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COMPLEX VS SIMPLE - WHICH IS BETTER - September 14, 2021

We’ve all heard of the KISS principle - “keep it simple, stupid”.


There is merit to simplicity when arriving at a solution or strategy for a given situation. A simple approach is easier to understand by those involved and may be less prone to errors when implementing.


But is simpler always better? Does a simple approach adequately address all factors of the situation? Does a simpler approach give you, your team and/or your organization, the best outcome?


As leaders and team members it’s our obligation to do our best and achieve the most. That means that taking the easy approach may not be the best way forward. Could choosing the path of least resistance be akin to laziness? I realize that’s harsh, but why not explore, understand and potentially implement a more complex approach that gets more done and yields a better outcome?


A complex approach can be harder to implement and can take more time to formulate and execute; it may prolong a

period of uncertainty, which can get uncomfortable for those involved. Complex solutions and approaches can often require patience, and that is something that seems to be in short supply these days.


I’m an entrepreneur and C-Level executive. My career has given me years of experience in dealing with uncertainty, multiple variables, conflicting agendas and rapidly evolving fact patterns. This is quite common in early-stage start-up companies, and in growing scale-up companies. As a result I’m used to dealing with and coming up with complex solutions. I’m not suggesting we always look for the hard road ahead; I am recommending the best path forward always be sought, even if it means embracing and working through complexity.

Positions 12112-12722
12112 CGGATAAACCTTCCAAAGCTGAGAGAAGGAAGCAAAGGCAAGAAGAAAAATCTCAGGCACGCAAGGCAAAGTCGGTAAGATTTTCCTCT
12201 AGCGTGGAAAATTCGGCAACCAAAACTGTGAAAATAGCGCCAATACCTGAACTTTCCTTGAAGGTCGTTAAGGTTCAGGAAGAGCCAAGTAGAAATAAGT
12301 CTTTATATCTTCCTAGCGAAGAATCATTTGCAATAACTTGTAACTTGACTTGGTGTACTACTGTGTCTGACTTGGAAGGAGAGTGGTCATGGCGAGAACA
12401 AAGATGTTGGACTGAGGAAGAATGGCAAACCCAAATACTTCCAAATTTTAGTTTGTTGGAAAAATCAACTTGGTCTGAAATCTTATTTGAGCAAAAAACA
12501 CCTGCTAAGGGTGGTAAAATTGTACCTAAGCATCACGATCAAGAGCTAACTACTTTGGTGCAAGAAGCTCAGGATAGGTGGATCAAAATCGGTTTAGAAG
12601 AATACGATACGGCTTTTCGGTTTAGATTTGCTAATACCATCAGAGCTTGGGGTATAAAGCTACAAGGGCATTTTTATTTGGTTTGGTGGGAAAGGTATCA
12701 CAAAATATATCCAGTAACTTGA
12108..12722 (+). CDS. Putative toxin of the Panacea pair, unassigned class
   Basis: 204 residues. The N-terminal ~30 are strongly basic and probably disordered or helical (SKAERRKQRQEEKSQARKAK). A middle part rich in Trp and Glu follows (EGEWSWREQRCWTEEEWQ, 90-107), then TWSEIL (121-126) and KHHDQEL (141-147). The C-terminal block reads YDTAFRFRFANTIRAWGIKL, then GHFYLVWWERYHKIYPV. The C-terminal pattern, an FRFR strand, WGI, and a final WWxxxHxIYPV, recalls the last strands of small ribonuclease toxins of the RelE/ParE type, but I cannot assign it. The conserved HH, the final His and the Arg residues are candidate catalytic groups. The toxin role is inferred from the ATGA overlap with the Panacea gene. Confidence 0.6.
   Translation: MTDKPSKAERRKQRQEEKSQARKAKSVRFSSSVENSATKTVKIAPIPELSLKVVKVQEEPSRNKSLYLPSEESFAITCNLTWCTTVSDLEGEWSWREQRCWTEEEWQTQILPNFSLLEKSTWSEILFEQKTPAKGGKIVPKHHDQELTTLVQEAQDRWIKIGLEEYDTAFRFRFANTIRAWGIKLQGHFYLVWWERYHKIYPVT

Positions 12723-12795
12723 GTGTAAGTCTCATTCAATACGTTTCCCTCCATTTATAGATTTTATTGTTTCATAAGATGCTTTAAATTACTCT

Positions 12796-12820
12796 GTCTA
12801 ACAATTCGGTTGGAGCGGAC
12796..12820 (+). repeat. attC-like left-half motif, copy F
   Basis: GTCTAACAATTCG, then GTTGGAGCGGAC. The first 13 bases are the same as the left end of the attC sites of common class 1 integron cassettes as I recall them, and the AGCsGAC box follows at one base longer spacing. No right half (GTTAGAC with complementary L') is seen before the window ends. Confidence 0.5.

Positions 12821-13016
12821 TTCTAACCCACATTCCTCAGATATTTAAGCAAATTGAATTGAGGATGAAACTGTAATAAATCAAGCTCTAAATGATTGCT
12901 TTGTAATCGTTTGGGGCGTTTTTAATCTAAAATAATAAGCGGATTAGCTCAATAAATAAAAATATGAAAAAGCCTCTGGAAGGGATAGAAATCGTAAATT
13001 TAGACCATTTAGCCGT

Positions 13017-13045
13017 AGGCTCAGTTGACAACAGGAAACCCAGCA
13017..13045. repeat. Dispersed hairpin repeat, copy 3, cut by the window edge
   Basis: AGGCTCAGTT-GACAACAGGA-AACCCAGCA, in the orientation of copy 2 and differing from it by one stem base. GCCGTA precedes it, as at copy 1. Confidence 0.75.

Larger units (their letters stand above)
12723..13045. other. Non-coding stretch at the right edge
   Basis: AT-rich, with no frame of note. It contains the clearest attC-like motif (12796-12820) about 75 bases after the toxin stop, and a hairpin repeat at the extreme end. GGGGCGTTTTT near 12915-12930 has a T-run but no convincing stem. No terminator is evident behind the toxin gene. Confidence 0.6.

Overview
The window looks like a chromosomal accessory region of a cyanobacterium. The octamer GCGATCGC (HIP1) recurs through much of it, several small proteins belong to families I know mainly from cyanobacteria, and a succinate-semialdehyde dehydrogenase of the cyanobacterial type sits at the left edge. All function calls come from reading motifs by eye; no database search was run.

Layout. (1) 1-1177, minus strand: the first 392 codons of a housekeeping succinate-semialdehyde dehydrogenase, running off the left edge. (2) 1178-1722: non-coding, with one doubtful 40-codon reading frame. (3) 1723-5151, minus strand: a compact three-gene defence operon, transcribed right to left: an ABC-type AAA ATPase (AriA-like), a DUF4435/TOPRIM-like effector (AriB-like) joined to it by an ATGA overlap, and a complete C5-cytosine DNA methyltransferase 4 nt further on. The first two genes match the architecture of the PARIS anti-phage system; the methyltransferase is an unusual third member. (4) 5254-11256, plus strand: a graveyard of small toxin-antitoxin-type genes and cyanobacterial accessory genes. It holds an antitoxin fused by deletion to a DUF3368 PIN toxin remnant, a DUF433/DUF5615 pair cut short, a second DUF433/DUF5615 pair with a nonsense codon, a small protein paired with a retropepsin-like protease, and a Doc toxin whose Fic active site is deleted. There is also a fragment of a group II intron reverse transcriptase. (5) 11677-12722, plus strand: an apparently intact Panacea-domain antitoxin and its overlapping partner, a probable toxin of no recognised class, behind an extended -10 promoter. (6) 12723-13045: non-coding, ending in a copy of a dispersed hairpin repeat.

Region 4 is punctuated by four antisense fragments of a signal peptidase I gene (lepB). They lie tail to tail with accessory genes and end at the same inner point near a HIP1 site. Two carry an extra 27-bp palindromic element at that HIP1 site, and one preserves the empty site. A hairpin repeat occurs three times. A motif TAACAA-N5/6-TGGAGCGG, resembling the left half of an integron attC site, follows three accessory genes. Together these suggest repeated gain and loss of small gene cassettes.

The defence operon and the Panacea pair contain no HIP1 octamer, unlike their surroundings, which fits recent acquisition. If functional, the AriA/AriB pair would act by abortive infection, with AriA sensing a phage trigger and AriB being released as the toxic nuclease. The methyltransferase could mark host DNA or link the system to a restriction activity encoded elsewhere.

Trying to deliver products or solutions to a customer who’s own circumstances are evolving, while dealing with an internal team who were given a schedule or parameters earlier that have now changed does happen often. Dealing with vendors in the supply chain will also introduce variables into our equation. Dealing with these scenarios successfully requires adaptability and flexibility, regardless of whether a simple solution is implemented or a complex one.


A simple solution to the above example would be to simply give the customer what they want and absorb whatever changes or additional costs are incurred...or even decline the order when the customer makes changes. Simple, right? The best outcome - definitely not!.


As a vendor you’re going to be flexible and accommodate customers, to the best of your ability. You can explore options with the customer that are mutually acceptable...complexity #1. You’re going to speak with the internal team and see if schedules can be adjusted...complexity #2. You’re going to speak with your own suppliers and see if orders/timing can be adjusted...complexity #3. And, you’re going to need to keep track of it all and document all the variables in-play as the conversations unfold; Most importantly, you need to regularly communicate what’s happening as it unfolds with your team. You’ll also want to keep in contact with the customer.